This provision establishes the Dirigo Business Incentives Program, offering tax credit incentives of up to $500,000 for a given tax year to qualified businesses. The eligible industry sectors for the program are agriculture, forestry and fishing; manufacturing; long-distance freight transportation; software publishing; data processing; computer design services; engineering; architecture; and scientific research and development services.
LD 1318 directs the Maine Technology Institute to review specific targeted technology sectors and their industry clusters to determine if governing laws require amendments to remain effective and relevant.
This bill establishes the paid family and medical leave benefits program effective January 1, 2026, funded by employer payroll premiums. Private family and medical leave benefit plans are allowed, provided they offer similar protections and benefits as the state’s plan.
An individual covered by the plan is entitled to take paid leave to:
- Bond or care with one’s child during the first year after the child’s birth.
- Care for a family member with a serious health condition.
- Take sick leave.
- Tend to a family emergency.
- Take medical leave if a covered individual is unable to work due to a serious health condition.
The max amount of paid leave that a covered individual can receive is 12 weeks in a given benefit year.
Several bills have been carried over for consideration when the legislature reconvenes in January. Some notable ones include:
LD 1156 sought for the issuance of $30,000,000 in bonds for the Maine Trails Program in order to leverage at least $6,000,000 in matching contributions from public and private sources to be used for the design, development, and maintenance of non motorized, motorized, and multi-use trails statewide. (Read more from MOB’s testimony in support of this bill)
LD 1285 sought to transfer $20,000,000 from the unappropriated surplus of the General Fund to the Land for Maine’s Future program for the purpose of acquisition of land and interest in land for conservation, water access, outdoor recreation, wildlife and fish habitat, and working farmland. (Read more from MOB member the Appalachian Mountain Club)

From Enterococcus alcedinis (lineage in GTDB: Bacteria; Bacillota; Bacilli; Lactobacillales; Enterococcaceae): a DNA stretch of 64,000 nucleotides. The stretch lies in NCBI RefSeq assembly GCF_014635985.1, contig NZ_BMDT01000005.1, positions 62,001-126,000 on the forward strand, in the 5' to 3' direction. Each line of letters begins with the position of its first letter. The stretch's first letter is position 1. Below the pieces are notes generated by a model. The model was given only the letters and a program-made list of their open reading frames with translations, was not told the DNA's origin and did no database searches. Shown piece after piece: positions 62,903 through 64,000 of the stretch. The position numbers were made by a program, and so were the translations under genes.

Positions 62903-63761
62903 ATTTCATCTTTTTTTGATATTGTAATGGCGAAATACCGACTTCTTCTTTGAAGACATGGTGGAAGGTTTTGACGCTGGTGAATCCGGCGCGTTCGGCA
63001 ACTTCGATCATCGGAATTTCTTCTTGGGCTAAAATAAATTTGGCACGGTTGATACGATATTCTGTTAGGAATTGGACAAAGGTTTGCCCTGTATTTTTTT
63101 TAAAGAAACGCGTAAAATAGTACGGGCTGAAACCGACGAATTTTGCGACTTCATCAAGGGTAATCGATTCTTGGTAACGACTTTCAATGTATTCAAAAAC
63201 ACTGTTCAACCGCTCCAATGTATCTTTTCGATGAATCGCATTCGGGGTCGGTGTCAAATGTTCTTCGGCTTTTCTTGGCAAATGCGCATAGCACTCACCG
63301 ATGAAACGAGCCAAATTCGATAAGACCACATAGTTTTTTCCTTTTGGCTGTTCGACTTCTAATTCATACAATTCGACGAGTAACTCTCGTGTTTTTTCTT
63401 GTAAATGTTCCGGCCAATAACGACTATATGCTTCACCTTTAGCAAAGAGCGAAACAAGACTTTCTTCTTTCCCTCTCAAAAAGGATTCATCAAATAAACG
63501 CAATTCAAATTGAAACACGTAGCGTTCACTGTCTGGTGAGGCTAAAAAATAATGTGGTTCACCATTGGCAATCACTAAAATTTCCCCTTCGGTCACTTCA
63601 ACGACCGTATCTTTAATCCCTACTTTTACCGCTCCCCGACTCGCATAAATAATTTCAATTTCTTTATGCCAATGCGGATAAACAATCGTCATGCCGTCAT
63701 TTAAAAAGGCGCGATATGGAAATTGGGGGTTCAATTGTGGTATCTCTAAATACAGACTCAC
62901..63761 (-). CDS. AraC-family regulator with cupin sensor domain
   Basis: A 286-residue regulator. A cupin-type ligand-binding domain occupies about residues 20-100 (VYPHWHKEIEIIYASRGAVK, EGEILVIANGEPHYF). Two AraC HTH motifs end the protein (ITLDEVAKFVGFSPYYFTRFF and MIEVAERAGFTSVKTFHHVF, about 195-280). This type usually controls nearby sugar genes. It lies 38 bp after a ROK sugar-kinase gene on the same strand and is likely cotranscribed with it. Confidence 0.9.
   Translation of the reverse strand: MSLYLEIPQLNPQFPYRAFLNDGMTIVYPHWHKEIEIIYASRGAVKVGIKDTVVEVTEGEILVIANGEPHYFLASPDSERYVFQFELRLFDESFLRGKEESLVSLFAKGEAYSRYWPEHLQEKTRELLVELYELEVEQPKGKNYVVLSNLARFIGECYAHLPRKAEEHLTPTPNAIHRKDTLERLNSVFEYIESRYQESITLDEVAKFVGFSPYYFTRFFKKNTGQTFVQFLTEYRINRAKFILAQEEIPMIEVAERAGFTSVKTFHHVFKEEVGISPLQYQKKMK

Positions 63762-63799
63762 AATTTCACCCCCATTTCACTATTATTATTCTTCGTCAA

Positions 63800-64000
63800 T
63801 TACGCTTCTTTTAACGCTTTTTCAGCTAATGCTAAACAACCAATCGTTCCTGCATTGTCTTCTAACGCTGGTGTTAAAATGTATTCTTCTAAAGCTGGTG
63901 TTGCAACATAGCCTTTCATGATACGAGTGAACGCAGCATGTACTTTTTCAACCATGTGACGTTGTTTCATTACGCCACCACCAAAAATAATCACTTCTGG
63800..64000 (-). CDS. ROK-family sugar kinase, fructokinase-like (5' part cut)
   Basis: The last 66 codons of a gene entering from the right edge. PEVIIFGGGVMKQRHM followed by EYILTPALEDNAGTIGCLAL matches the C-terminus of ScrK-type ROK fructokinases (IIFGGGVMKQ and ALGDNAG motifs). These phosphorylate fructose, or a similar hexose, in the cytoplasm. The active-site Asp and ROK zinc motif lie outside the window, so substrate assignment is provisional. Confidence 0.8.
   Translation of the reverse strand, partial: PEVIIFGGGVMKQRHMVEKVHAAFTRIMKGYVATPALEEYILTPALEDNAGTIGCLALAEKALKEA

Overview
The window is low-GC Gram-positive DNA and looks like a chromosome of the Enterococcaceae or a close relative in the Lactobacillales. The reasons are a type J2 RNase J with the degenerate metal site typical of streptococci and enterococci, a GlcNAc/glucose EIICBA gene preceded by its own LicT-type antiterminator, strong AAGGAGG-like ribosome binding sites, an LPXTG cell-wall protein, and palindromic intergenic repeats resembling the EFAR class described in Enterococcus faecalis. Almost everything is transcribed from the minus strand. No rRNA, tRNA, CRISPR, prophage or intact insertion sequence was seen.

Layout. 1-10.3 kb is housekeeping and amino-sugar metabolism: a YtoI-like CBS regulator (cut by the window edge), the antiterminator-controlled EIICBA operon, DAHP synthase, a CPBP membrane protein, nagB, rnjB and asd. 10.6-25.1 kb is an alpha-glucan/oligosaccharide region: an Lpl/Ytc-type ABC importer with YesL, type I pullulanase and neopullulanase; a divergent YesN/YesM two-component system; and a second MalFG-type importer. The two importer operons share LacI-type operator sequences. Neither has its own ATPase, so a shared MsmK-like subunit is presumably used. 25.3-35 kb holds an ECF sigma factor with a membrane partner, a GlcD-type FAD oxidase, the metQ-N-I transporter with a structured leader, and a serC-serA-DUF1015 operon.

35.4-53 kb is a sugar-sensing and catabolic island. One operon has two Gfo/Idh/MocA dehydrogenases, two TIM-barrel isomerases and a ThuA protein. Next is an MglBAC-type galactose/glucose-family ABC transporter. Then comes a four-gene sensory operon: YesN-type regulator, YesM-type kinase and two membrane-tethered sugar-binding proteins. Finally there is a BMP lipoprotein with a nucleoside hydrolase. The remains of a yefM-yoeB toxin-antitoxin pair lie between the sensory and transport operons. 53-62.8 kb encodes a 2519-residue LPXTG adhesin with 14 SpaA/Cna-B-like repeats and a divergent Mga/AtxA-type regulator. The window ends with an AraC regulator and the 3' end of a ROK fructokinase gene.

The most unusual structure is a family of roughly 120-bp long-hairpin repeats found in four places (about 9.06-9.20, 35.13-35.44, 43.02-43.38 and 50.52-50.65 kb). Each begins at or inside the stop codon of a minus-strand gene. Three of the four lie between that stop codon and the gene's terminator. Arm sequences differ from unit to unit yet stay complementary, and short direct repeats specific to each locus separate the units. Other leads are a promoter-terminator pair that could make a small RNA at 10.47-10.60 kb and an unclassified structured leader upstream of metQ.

LD 1450 calls for a one-time appropriation of funds for the replacement of 28 miles of track between Standish and Fryeburg per the recommendations of the Mountain Division Rail Use Advisory Council. (Read more from MOB member the Maine Trails Coalition)
LD 1817 aims to create the “Outdoor School for All Maine Students” program and changes the definition of “outdoor education program provider” by removing the requirement that the provider qualify as a tax-exempt organization. The bill clarifies that grants must be used for students enrolled in publicly funded schools and that a student receiving home-school instruction is eligible to participate in the program, which would consist of 2-night, 3-day experiences in addition to day programs. Lastly, the Outdoor School for All Maine Students Fund is established within the University of Maine Cooperative Extension Service (Read more from MOB member the Nature Conservancy in Maine)
As advocates for the state’s outdoor industry, staying informed and actively participating in these policy developments is crucial for shaping the future of Maine’s outdoor economy. Thank you to Maine Outdoor Brands’ Government Affairs Committee and summer intern from Maine Law School, Zion Mercado, for tracking and advising on legislation in 2023.